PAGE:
Plentiful oil production growth from countries that are not members of the Organization of the Petroleum Exporting Countries (OPEC) should adequately supply “any likely level” of demand through 2020, helping to contain prices for consumers in a “vulnerable” global economy, according to the International Energy Agency (IEA).
In the latest Oil Market Report issued last Friday, IEA said it expects U.S. producers to contribute 90% of the 1.9 million b/d in non-OPEC supply growth projected for this year. Heading into 2020, non-OPEC supply should grow by 2.3 million b/d, with U.S. gains backed up by “important contributions” from Brazil, Canada and Norway, according to the global energy watchdog.
Crude prices have fallen off dramatically in recent weeks, with West Texas Intermediate (WTI) futures dropping from highs in the mid to upper $60s/bbl to the low $50s. IEA attributed the recent sell-off, which has seen Brent prices fall from $70 down to around $60, to demand-side concerns. IEA now expects global demand growth to slow this year to 1.2 million b/d, down 0.1 million b/d from projections issued last month.
The revisions to demand come amid weakening global economic sentiment, including, among other indicators, an outlook from the Organisation for Economic Co-operation and Development (OECD), which is projecting 3.2% gross domestic product (GDP) growth in 2019, lower than IEA had previously estimated.
“The consequences for oil demand are becoming apparent,” IEA said. “In 1Q2019, growth was only 0.3 million b/d versus a very strong 1Q2018, the lowest for any quarter since 4Q2011. The main weakness was in OECD countries where demand fell by a significant 0.6 million b/d, spread across all regions.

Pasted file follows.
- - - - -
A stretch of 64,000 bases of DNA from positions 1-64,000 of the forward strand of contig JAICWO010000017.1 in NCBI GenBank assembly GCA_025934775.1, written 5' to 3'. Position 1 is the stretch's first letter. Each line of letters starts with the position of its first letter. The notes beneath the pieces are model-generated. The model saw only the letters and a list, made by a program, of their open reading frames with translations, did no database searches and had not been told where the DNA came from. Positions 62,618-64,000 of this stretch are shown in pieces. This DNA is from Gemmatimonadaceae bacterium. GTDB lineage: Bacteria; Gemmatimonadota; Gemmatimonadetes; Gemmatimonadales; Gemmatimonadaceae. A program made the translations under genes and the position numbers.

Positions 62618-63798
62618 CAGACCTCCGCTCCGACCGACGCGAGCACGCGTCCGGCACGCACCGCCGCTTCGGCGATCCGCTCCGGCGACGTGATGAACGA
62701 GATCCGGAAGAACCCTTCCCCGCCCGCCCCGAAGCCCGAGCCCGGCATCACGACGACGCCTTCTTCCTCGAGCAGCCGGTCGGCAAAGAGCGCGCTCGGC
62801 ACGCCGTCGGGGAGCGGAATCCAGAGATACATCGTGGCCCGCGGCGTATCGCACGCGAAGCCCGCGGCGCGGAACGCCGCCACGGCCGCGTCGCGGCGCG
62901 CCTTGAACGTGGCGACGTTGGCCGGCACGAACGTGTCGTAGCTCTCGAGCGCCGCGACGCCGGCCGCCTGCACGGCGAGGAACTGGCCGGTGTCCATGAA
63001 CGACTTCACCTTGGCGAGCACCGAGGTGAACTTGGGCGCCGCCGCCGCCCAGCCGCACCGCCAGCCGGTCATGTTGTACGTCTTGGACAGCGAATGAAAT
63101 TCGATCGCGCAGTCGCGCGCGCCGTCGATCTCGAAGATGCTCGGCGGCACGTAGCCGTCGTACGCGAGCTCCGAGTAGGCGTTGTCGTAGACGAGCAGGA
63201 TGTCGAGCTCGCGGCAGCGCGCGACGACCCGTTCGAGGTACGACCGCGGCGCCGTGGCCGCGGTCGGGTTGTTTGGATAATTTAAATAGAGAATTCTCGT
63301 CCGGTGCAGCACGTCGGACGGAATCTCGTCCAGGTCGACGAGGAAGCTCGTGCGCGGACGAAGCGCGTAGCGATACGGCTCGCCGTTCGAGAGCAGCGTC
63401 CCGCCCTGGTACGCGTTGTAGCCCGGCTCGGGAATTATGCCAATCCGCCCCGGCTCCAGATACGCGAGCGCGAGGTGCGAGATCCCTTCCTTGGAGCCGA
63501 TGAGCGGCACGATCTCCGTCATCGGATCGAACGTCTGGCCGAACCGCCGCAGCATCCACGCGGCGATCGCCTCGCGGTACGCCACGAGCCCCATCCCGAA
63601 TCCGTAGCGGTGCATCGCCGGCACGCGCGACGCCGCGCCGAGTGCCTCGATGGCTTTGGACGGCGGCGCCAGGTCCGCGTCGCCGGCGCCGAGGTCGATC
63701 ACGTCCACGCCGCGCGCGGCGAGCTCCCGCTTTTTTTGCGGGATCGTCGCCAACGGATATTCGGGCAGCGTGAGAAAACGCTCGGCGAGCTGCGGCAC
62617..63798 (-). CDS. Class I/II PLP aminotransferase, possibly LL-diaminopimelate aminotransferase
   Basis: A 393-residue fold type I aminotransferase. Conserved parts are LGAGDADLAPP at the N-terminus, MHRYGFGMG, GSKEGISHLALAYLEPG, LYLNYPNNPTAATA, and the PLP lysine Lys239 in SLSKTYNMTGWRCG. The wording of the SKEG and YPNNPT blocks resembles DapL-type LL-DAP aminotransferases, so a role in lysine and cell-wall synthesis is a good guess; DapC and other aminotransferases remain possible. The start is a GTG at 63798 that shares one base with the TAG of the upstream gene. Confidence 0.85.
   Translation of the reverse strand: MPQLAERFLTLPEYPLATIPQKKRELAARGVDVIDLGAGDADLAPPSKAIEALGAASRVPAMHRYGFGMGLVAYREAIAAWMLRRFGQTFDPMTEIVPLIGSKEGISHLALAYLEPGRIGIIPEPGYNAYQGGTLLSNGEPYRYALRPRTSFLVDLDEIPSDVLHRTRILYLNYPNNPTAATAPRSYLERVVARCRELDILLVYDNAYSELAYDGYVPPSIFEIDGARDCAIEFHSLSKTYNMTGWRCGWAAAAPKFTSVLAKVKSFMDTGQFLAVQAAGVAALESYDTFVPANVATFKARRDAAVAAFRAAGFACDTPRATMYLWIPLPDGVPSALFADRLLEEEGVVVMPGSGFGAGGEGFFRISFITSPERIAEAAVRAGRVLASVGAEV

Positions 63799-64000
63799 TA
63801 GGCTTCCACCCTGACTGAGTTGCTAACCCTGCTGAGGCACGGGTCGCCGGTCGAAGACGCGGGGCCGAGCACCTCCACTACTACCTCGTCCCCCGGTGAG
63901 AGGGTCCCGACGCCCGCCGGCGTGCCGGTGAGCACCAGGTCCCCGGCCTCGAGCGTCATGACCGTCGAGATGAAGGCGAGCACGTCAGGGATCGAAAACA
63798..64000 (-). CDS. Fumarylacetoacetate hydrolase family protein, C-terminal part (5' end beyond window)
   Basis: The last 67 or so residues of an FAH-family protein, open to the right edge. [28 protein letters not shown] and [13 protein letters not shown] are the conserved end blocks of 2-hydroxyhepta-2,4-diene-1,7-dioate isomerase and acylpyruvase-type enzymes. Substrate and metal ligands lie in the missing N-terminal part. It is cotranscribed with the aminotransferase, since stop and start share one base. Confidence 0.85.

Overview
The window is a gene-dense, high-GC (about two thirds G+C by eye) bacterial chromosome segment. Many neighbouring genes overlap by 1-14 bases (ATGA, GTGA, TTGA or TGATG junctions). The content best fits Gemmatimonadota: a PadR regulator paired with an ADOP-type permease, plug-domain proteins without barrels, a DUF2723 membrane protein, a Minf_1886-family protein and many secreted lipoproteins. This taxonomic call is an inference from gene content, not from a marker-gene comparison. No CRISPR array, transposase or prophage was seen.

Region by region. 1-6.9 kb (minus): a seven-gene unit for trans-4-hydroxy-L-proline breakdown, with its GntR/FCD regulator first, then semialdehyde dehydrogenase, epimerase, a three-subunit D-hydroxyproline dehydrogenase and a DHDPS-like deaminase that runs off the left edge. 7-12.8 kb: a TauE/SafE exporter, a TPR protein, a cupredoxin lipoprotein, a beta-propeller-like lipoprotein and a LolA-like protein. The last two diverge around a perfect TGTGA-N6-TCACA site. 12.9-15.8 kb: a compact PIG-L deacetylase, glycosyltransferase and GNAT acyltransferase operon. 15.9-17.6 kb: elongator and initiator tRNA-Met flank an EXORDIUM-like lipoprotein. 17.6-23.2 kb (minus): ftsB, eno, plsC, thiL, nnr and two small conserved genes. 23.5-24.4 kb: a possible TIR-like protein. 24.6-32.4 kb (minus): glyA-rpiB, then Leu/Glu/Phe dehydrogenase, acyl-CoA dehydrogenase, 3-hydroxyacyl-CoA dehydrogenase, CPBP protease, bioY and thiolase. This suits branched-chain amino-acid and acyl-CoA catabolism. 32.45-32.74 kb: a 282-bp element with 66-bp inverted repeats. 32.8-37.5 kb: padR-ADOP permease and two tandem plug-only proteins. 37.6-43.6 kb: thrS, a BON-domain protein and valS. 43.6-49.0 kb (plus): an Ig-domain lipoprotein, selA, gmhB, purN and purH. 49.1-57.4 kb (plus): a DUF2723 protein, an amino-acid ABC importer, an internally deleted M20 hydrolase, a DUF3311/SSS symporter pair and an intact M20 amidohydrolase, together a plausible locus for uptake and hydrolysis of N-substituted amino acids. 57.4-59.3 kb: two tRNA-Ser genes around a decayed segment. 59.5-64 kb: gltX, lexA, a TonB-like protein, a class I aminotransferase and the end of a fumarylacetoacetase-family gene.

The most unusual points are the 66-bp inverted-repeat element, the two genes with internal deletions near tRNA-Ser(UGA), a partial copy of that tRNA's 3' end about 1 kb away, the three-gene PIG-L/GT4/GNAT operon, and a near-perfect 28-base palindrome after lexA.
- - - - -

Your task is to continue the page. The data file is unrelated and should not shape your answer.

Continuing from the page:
“There were various factors: a warm winter in Japan, a slowdown in the petrochemicals industry in Europe and tepid gasoline and diesel demand in the United States, with the worsening trade outlook a common theme across all regions.”
In developing countries, i.e. non-OECD countries, however, grew demand by 0.9 million b/d for the period, “although recent data for China suggest that growth in April was a lackluster 0.2 million b/d.”
IEA noted that OECD projects global GDP growth rebounding to 3.4% in 2020 “assuming that trade disputes are resolved and confidence rebuilds.” Such a scenario would allow global oil demand growth to recover from 1.2 million b/d in 2019 to 1.4 million b/d in 2020, researchers said.
“A clear message from our first look at 2020 is that there is plenty of non-OPEC supply growth available to meet any likely level of demand, assuming no major geopolitical shock, and the OPEC countries are sitting on 3.2 million b/d of spare capacity,” IEA said. “This is welcome news for consumers and the wider health of the currently vulnerable economy, as it will limit significant upward pressure on oil prices. However, this must be viewed against the needs of producers, particularly with regard to investment in the new capacity that will be needed in the medium term.”